Interpreting the world of political elites

David Richards*, Martin J. Smith

*Corresponding author for this work

Research output: Contribution to journalArticlepeer-review


This paper uses an interpretative approach to analyse the relationship between ministers and officials. It argues that generally, the relationship between ministers and civil servants is harmonious. This can be explained by the fact that both sets of actors tend to draw from the same tradition, the Westminster model. The Westminster model can be understood as the building block from which both ministers and civil servants develop narratives that shape and condition their actions. In the case of ministers, the dominant narrative drawn from the Westminster model is what we refer to as that of 'historical impact'. In the case of civil servants, their dominant narrative, again drawn from the Westminster model is conditioned by the need to provide an account that continually emphasizes how they have acted with 'constitutional propriety'. Generally, these two contrasting narratives do not lead to conflict between ministers and civil servants. However, a serious breakdown in the relationship between ministers and civil servants can occur when either one or both sets of actors draw on a tradition other than the Westminster model, or when they appeal to a different narrative within the Westminster model which shapes their subsequent behaviour and actions.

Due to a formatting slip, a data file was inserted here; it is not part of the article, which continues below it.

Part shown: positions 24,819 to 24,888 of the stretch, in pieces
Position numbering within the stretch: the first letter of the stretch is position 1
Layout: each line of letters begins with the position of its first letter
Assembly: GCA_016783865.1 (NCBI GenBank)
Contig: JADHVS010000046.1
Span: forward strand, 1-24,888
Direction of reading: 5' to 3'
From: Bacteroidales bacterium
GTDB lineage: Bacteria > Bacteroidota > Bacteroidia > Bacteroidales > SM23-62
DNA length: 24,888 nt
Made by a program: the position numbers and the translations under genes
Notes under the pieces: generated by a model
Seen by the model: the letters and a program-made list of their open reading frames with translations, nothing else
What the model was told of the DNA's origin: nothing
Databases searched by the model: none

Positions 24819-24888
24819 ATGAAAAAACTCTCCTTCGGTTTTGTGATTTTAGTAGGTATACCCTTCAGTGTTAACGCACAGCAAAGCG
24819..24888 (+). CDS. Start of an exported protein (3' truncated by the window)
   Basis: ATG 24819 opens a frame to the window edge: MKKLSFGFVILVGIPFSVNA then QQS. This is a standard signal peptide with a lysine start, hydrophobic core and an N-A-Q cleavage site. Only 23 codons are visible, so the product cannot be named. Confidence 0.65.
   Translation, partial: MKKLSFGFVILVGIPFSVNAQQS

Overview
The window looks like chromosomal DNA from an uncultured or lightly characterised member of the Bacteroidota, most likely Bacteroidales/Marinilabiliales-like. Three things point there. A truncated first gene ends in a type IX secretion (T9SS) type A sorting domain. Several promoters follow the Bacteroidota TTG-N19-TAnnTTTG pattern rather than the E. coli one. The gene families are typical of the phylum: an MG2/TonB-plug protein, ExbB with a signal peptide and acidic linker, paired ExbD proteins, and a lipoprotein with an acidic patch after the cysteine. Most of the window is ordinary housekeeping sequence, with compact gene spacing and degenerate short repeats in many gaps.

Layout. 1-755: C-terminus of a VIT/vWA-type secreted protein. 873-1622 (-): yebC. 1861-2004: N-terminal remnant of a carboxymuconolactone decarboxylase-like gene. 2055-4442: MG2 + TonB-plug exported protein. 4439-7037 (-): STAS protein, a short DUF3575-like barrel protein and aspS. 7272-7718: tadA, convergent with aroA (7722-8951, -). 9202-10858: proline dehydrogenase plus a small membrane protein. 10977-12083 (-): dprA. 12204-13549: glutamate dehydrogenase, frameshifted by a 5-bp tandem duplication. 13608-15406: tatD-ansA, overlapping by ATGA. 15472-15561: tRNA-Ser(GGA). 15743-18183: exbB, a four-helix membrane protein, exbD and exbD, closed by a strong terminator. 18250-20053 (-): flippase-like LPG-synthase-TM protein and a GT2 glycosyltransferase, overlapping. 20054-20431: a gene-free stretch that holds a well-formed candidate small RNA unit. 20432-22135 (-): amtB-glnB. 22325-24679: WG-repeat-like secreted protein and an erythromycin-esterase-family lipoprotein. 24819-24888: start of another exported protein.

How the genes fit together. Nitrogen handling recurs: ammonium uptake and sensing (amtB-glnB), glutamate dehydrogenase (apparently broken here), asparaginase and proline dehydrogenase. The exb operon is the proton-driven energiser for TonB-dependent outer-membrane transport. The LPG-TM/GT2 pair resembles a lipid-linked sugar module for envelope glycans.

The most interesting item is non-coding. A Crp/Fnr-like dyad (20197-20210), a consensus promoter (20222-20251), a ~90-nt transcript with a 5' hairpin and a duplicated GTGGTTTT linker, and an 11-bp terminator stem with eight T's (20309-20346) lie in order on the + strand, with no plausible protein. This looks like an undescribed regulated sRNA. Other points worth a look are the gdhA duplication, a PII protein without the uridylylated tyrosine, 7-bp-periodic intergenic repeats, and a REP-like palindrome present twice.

Original languageEnglish
Pages (from-to)777-800
Number of pages24
JournalPublic administration
Issue number4
Publication statusPublished - 2004

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